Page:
Helping King Leonidas drive a chariot
26 May 2016
So my 14-years-old niece came and asked to help with her home work. “Sure, bring it on!” I said, expecting something along the lines of one starts sooner, another goes faster. What followed surprised me, and leaded to the gist as well to the rest of this article.
The home work assignment
The expected one starts sooner, another goes faster stuff instead turned out to be:
King Leonidas drives his chariot on a rectangular field of size H × W (1 ≤ H, W ≤ 1000). The chariot is a special model that can only drive forward and needs some help to make a turn. The help usually comes in the form of a few strong spartan warriors who lift the chariot and rotate it in one of the 8 directions (vertically, horizontally, or diagonally). King Leonidas wants to keep his warriors fresh for upcoming fight with Xerxes, and therefore needs to make least amount of turns possible. The terrain around Sparta is rocky and some of the cells are impassable. The coordinates origin is in the lower left-hand corner of the field. The starting position differs from the end, the start and end cells are not impassable.
“Hmmm… Are you sure it’s your home work??”, I asked.
“Yep. I’ve already tried BFS and Dijkstra but run into some problems, can you help?”
“Oh, time flows… What language do you need to do it with?”
“Well, C++ would be good for speed.”
“Uhmm… How about Swift? It’s kind of cool and pretty fast, you know…”
“OK, OK I got the coolness. But sorry, not for this one. They also accept Python though…“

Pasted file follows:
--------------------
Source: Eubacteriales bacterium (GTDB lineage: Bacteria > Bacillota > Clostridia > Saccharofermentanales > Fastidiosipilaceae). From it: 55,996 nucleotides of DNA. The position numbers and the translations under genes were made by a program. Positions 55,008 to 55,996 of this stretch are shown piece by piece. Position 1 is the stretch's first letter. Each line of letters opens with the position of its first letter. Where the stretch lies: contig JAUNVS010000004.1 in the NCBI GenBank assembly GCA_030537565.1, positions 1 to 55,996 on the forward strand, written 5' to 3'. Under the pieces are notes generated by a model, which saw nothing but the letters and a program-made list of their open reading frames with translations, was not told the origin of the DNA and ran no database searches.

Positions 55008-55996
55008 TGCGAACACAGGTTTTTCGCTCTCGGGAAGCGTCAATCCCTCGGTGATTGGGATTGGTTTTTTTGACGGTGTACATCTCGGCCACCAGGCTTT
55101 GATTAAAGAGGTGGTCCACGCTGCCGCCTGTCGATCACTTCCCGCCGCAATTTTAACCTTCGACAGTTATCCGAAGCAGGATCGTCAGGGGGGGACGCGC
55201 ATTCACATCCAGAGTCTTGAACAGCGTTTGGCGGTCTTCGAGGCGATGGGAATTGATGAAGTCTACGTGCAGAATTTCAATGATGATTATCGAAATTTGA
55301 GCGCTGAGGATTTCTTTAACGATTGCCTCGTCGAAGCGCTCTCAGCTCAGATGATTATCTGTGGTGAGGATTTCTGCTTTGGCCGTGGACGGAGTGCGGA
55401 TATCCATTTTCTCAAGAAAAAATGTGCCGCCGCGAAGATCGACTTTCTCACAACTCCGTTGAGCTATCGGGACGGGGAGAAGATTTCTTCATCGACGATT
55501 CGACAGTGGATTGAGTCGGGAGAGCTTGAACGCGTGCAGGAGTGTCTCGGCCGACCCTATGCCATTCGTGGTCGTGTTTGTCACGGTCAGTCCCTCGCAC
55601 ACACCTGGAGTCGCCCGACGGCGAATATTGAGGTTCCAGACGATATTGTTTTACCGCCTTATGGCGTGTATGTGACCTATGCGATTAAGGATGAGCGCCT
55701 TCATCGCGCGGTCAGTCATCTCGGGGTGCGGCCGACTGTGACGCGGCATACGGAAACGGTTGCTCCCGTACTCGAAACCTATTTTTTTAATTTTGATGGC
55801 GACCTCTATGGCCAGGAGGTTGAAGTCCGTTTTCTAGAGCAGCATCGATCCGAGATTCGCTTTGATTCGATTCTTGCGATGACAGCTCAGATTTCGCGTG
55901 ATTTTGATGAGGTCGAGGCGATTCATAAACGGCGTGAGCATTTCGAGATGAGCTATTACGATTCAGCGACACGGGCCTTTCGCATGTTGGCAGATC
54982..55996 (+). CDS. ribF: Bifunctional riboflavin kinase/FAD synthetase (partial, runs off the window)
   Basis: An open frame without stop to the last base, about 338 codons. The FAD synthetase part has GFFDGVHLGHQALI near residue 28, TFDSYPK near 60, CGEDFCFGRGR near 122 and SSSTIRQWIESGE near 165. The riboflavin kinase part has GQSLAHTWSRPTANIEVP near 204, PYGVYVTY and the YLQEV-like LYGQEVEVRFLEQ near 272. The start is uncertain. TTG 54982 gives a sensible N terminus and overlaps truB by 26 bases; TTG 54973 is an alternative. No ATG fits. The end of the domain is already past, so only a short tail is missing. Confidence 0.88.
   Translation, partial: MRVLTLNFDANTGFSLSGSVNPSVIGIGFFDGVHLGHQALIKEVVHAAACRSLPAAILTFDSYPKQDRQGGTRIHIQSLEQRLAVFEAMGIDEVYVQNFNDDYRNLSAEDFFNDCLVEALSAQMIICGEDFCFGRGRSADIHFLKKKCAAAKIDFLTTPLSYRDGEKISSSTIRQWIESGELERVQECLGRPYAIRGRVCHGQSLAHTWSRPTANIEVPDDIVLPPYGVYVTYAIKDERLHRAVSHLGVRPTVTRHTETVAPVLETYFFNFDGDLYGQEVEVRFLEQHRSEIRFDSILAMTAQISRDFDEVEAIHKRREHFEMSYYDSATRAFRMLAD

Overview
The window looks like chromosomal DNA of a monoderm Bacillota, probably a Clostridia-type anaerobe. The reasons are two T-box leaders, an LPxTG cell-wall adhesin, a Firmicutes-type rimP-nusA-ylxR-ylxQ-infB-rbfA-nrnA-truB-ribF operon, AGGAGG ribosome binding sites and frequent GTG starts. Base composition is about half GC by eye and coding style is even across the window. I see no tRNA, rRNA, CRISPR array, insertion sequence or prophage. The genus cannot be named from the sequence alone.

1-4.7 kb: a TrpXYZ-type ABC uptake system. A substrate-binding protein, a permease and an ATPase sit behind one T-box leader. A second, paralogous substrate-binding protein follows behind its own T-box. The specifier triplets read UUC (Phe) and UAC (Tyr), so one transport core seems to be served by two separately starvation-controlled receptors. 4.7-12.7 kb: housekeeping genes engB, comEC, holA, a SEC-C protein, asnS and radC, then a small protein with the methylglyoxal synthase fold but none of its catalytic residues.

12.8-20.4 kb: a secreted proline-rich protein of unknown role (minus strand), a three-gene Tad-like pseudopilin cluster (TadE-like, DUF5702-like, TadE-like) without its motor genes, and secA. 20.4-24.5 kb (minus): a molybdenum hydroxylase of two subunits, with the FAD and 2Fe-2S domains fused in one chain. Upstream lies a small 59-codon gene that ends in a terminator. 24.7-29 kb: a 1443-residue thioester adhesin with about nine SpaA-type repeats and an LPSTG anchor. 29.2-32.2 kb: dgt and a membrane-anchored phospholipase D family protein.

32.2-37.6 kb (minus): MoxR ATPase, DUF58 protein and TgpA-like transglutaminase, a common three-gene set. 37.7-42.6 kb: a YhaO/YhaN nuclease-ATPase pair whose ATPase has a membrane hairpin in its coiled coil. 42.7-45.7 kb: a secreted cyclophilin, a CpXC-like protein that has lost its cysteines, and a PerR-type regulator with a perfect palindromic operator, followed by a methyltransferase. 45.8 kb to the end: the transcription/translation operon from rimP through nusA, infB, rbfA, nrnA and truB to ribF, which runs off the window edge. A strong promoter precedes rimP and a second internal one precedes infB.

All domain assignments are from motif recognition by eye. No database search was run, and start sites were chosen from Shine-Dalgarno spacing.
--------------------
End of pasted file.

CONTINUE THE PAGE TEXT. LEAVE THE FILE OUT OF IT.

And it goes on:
So no Swift allowed. But Python… Deal then.
BFS to the rescue
The task looks like a classical shortest path problem, and since there are no notion of weights for the edges a standard BFS should do the job.
Using a plain python list to represent the queue of paths, this translates into:
The field and the points
Now that the algorithmic part is done, let’s add some flesh to specific terms of the task.
Point class represents a point in the field’s coordinate system.
The field itself can be represented as a matrix, where obstacles can be visualized as
'o' while usable cells will be displayed as
' ' :
For internal implementation, let’s use more standard
0 to represent an obstacle and
1 to indicate a free space.
We will need to generate a field of any reasonable size, which in python can be done with the following comprehension:
To enable comparison between points as well as to support putting them into the
set of visited nodes, let’s beef up our
Point class some more:
Making the chariot’s wheels turn
To make our chariot move in the field, we need to define some appropriate rules while at the same time giving our BFS search code a list of adjacent points to work with:
That will allow required movement into either of 8 possible directions, while checking on all relevant constraints of the given field.
At that point, most of the task code should be ready and the only thing remaining is to see whether it actually does something useful.
As it goes in real life, no job is complete till it is proven to be complete. The gist test code goes all the way there, allowing to define any reasonable field size and then randomly generating the field with obstacles as well as choosing random start and end points.
A successful shortest path search is visualized as:
'o' represents an obstacle,
'S' is the start point,
'E' is the end point and the
'*'s show the actual shortest path.
The results for non-existent paths are visualized as:
“The gist looks good”, she said. “Could be a bit faster for a field of boundary size 1000x1000, but when I re-write it in C++ it might actually be OK. Or maybe we could do some sort of bi-directional BFS or something?
“Well, bi-directional BFS definitely sounds fun. But it’s gotta be Swift this time, young lady. Come back when you are ready!”